Readers may recall an article published on this website not two days ago, in which we embarked on a foray into the world of bitcoin, in order to show how the average investor with little to no knowledge of the cryptocurrency goes about throwing money into this nascent market. Now, as we get “approved” to invest in bitcoin, we’re checking in to provide a couple updates and some observations on the process.
Choosing Your Changer
As we discussed in our first post, bitcoin lacks a central bank and thus a codified manner of exchange. This makes for an interesting investment process, to say the least (more on the bitcoin market’s idiosyncratic nature later.) Though there are myriad options, we identified three leaders for buying into bitcoin: Mt. Gox, Bitstamp and Coinbase. All have their advantages and disadvantages, and as with any subculture, their vociferous proponents and detractors. In the end we chose San Francisco's Coinbase, which we liked for only requiring us to provide a phone number and a bank account to start trading.
After signing up, we had to wait two days while Coinbase deposited two separate small sums into our bank account before withdrawing them. After the deposits were completed, we went back into or Coinbase “wallet” in order to finalize the verification process, and then we were confirmed. We were officially ready to buy bitcoin.
After being verified, we made our first purchase order for one bitcoin at $126.44 US dollars. Coinbase tacked on a percent in fees in addition to a 15 cent “bank fee,” bringing our total to $127.85 for one bitcoin. We got a message saying our bitcoin would be delivered later that day. Three hours later, it is still “pending.”
The slowness of the exchange into bitcoin certainly makes for an interesting trading experience. While our price is locked in, there’s something peculiarly old-fashioned about the distance between a trade and its completion, remeniscent of how Wall Street functioned prior to the Buttonwood Agreement.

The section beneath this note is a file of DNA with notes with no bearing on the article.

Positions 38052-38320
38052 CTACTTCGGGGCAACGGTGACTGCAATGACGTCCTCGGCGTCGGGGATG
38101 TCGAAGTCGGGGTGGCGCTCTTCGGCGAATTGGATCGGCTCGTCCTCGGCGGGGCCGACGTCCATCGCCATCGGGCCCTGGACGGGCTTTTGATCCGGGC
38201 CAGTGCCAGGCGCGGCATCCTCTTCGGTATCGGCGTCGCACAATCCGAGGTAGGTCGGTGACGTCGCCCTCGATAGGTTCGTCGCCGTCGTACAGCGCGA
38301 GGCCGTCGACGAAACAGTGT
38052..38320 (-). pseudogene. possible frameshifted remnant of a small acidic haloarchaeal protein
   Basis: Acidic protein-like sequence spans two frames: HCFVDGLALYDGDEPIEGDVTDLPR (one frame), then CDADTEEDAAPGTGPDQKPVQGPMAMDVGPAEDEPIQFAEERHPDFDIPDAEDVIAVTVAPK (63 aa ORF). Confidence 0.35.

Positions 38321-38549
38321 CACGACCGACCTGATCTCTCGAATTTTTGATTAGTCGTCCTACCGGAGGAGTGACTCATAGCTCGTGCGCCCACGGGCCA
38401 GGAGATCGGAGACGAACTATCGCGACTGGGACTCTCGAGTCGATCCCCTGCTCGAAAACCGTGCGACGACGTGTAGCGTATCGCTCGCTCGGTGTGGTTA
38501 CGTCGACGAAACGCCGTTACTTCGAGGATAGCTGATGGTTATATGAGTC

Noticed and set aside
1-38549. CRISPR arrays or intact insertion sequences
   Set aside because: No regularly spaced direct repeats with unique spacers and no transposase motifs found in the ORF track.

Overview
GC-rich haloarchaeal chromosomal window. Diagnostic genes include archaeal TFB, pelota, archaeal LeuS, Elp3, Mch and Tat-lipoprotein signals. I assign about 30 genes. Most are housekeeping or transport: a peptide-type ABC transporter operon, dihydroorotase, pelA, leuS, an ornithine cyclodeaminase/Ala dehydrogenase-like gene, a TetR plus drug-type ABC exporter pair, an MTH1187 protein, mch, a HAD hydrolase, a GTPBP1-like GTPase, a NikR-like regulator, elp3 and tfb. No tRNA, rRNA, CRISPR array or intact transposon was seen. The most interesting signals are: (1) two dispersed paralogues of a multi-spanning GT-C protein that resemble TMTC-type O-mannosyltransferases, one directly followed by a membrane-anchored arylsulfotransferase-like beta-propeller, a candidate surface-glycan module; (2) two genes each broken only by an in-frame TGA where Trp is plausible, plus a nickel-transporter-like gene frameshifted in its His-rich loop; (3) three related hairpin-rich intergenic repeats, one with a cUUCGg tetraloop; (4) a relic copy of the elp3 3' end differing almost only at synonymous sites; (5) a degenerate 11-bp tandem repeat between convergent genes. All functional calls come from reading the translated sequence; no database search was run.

This is not a knock on bitcoin, just an observation that like any young market, it still lacks the built-in trust and fluidity of a developed currency. But that friction exists mainly in getting into and out of bitcoin, which, aside from scattered person-to-person cash-for-bitcoin exchanges, involves a lengthy process.
So getting in and out is a little more difficult. But as far as trading within the bitcoin market, that is, speculating on bitcoins with bitcoins... well, that is as fast as any other trade executed on a computer: instantaneous. Which means the professional, old money speculators should be getting involved any time now.
An Emerging Market by Any Other Name
Bitcoin has a very emerging market feel, where boom and panic are neighbors and volatility isn’t a bug – it’s a feature. When speaking to Financial Times, Josh Rossi perhaps put the state of bitcoin best when he said,“(Bitcoin) is a hot tech start-up, mixed with emerging markets, mixed with gold, mixed with forex [foreign exchange]. It’s a gold rush. It’s a land-grab. It’s the Wild West. There’s going to be a Goldman Sachs in this economy. If you build a better mousetrap, you could be a millionaire.”
We’re not trying to be a millionaire, but we are trying to get our bitcoin (still pending.) Once we’re in, we’ll be checking back in with more on the “Wild West” digital currency market.
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